I have one question thats maybe simple, but my brain overfited :)

I wrote a code for simple linear regression in Python and Scikit-Learn, and I calculated score of my model.

        accuracy_test = model.score(x_test, y_test)

I got the score of 0.97. Does that mean that my error is 0.03 (3%)? For example, Is it correct to say, that If i predict some value with model.predict function, and I get result of 100 with that, that I can say that my result will be in range from 97 to 103 because of my 3% error (score of 0.97)?

Can you say this for accuracy_score also?

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    $\begingroup$ I guess that is accuracy and 3% error signifies that among all the data in test case only 3% were falsely predicted. Your second statement : "and I get result of 100 with that, ... 3% error (score of 0.97)? " is wrong. The error has nothing to do with the range. The error simply says how much of the difference was there in true and predicted. If you run the model again you "might" get different accuracy and error. $\endgroup$ Dec 27 '19 at 16:55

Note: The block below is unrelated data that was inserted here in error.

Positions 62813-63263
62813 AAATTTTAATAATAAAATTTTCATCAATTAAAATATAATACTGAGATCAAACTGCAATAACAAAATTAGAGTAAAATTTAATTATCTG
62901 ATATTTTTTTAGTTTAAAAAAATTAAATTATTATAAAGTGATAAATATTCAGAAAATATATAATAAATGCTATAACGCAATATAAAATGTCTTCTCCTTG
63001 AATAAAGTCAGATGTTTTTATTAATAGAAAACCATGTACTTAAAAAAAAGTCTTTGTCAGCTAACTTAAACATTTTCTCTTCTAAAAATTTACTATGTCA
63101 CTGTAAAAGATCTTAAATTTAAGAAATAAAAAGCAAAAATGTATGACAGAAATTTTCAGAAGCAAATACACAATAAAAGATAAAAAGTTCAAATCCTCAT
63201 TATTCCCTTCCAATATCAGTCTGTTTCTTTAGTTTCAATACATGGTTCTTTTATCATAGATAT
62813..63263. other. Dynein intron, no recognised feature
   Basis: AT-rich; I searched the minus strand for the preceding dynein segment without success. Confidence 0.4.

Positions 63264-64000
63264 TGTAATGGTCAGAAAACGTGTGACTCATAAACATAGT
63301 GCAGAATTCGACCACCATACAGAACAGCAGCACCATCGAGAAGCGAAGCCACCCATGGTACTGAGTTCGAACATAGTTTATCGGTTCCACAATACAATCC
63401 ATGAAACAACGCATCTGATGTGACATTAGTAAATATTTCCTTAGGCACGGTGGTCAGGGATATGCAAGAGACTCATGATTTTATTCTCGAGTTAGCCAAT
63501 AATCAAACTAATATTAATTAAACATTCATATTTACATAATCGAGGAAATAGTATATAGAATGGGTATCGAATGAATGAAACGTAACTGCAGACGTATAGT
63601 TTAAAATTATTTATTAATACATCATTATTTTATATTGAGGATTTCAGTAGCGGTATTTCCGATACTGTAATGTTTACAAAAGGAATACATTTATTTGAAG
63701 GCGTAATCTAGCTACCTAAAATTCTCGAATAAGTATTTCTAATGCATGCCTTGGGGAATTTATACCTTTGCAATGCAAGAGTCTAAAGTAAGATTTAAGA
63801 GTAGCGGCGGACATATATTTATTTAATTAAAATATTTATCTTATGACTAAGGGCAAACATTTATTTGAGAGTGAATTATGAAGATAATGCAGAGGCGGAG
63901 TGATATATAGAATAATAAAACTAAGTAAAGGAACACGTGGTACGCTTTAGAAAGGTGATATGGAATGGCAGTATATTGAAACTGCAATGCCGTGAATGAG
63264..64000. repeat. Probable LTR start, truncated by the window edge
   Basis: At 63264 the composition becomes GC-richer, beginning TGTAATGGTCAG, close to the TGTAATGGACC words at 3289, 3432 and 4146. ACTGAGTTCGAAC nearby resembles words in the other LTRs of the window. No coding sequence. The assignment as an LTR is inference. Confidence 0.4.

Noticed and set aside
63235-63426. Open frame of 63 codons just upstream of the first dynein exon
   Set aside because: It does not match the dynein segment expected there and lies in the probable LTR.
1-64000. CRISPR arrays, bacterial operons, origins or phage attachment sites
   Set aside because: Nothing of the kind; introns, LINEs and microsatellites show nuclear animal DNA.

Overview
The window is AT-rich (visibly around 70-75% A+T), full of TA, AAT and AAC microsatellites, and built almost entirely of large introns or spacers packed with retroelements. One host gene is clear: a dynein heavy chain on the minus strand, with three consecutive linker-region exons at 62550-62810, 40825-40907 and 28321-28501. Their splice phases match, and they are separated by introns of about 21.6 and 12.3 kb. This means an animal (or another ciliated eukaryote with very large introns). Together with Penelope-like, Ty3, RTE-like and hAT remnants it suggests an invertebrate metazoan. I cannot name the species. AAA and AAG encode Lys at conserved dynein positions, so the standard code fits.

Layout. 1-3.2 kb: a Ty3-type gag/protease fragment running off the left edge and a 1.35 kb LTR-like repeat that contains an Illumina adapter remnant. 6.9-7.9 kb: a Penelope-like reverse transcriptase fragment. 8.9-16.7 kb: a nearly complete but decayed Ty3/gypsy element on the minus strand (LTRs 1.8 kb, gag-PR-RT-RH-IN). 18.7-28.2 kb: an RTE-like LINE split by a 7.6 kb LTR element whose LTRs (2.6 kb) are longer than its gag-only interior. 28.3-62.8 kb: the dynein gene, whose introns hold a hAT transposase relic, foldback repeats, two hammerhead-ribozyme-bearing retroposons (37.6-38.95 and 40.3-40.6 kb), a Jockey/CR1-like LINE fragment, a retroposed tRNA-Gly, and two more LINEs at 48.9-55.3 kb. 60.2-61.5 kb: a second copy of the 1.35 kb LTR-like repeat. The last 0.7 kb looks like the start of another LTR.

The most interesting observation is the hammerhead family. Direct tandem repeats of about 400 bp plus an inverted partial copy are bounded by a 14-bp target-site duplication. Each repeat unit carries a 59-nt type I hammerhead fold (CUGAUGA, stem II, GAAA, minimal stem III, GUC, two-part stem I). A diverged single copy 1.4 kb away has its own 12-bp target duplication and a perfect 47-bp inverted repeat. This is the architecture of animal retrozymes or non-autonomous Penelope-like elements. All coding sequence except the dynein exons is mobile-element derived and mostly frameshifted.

From sklearn's documentation for the score function

Returns the coefficient of determination R^2 of the prediction.

R^2 is a measure of how well the variability of the data is explained by the model. So, at 0.97, the model is able to explain that really well. And yes, it is a measure of accuracy for regression models. However, you cannot construct confidence intervals with that estimate.

accuracy_score is a measure of accuracy for classification models. Again, you cannot construct confidence intervals from the accuracy metric.


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